Here Comes Trouble

Mysterious and charming women have occupied a template position in the visual media and are lauded for their unrestrained sexuality. They are smart and sexy, sometimes too much for the society's liking and must therefore be contained. The ethos on which the characterization of destructive females is based is a bundle of paradoxes that puts forth an image of women that is both progressive and regressive, at the same time. This article is an attempt to analyze the "femme fatale" trope.


karizma Ahmed

a year ago | 5 min read

The 'femme fatale', literally translated, the fatal woman is a stereotypical female figure responsible for bringing ruination upon the man she decides to dig her claws in. Her charms traps and ensnares the male protagonist in compromising, deadly situations causing their ultimate destruction.

The stock character of a mysterious, sensuous woman who is responsible for the fall of the naive and gullible man isn't necessarily a creation of the media. Legends and mythology are replete with accounts of dangerously sensuous women like Circle, Pandora and Hecate who use their promiscuity as leverage to acquire control. Let us also not forget about the original 'sinner' Eve who is single-handedly held responsible for bringing ruination mankind by tempting Adam to taste the forbidden fruit.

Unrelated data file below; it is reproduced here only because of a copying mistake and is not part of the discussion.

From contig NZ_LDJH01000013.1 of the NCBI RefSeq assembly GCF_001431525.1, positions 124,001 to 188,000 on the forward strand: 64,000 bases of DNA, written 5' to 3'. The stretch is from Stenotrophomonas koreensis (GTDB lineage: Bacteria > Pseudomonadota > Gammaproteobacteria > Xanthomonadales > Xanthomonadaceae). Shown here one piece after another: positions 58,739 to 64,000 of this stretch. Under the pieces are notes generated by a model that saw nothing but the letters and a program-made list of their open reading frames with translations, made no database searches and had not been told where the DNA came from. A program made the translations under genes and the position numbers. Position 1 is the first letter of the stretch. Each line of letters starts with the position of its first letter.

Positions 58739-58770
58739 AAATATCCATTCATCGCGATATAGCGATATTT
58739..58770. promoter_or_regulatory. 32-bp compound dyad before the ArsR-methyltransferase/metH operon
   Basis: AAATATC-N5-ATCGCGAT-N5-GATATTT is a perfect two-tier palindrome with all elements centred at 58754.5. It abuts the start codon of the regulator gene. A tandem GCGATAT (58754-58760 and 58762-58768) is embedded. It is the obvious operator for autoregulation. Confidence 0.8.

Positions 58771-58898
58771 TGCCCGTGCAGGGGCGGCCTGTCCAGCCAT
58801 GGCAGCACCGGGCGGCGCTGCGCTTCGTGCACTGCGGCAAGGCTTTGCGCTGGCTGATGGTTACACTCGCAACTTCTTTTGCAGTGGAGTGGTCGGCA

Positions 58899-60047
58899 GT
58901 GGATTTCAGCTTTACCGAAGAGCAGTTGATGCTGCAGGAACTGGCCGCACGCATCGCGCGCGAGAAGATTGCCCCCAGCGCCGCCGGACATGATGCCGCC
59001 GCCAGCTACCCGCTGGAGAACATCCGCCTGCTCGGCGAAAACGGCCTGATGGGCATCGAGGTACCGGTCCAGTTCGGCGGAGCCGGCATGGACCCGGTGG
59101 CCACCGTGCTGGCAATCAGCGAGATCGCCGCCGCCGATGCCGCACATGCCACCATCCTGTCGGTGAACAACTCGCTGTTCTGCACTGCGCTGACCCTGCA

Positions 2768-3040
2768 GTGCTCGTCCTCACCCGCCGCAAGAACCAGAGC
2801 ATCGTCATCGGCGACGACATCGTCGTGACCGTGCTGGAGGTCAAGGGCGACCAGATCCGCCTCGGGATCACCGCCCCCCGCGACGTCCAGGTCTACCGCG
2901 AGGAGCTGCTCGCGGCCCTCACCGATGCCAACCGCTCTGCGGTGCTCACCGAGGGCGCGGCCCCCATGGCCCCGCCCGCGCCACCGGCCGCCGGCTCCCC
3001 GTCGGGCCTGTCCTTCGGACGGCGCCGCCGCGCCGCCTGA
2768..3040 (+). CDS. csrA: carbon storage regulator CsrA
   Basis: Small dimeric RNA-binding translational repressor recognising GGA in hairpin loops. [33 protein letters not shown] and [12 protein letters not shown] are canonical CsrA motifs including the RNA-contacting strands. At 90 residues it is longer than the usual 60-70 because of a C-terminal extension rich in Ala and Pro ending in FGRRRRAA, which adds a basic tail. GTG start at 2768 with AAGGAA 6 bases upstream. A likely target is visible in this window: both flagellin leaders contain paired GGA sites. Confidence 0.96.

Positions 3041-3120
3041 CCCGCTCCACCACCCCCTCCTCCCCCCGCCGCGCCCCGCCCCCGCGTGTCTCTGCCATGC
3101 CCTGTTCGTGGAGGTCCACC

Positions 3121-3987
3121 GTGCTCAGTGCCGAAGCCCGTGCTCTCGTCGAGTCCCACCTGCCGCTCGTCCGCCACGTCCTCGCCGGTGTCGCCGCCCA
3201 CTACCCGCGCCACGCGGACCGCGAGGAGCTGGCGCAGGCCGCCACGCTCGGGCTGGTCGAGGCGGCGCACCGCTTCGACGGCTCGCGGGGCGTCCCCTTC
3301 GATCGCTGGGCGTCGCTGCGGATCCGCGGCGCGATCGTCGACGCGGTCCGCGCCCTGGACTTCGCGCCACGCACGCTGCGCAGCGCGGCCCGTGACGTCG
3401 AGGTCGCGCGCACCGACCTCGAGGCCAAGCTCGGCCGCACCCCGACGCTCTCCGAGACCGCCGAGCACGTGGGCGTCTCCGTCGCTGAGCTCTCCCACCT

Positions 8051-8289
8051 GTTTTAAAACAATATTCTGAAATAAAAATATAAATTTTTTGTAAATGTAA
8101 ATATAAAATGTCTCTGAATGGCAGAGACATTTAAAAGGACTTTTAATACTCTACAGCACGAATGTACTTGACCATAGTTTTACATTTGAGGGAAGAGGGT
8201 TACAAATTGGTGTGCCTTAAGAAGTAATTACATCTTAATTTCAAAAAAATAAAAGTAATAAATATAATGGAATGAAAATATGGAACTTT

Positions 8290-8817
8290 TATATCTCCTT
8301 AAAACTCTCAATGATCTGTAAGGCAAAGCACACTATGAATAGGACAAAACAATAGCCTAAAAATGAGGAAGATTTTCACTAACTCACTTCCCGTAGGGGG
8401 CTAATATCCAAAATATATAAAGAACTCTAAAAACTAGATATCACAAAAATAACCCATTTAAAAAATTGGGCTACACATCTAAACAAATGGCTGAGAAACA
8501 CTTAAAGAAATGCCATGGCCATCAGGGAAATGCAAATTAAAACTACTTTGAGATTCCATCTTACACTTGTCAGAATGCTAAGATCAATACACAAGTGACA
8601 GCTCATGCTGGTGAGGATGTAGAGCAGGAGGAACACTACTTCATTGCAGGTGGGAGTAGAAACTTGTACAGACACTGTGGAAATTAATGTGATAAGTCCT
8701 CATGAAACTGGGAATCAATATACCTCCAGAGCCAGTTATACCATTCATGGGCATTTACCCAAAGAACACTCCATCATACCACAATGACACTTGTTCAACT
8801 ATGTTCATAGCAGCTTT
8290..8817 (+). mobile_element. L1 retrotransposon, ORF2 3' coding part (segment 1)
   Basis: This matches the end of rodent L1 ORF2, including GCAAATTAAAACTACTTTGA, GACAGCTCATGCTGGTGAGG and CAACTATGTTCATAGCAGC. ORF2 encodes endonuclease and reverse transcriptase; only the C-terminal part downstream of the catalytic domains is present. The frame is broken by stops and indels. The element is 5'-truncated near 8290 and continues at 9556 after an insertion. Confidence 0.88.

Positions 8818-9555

We shall attempt to explore how this particular template of 'femme fatales' is a trope based on paradoxes. The multiple inversions function simultaneously to render the social presence of these fatal women as ambiguously suspended. The archetype of female empowerment through unabashed sexuality and ambition is also a social rejection of it. 

Though they have existed from long before, the trope gained momentum after the second world war with the influx of these fatal women in Film 'noir', a genre of films characterized by fatalism, cynical attitudes and motivations of crime dramas. The historical context to their origin also proposes an anomaly. It was a whiff of fresh air to have a female representation in visual media that not knows what they want but will work to achieve it, no matter what it takes. They presented a strong case for female ambition. However, the template character of femme fatales was coined as a response to male skepticism and hesitancy regarding continued female monetary independence in post-war America. Film noir were cautionary tales about ambitious working women who could easily knock down men. The male anxieties were adapted onto screens to discourage work (and therefore financial) autonomy to women and persuade them to revert to general domesticity.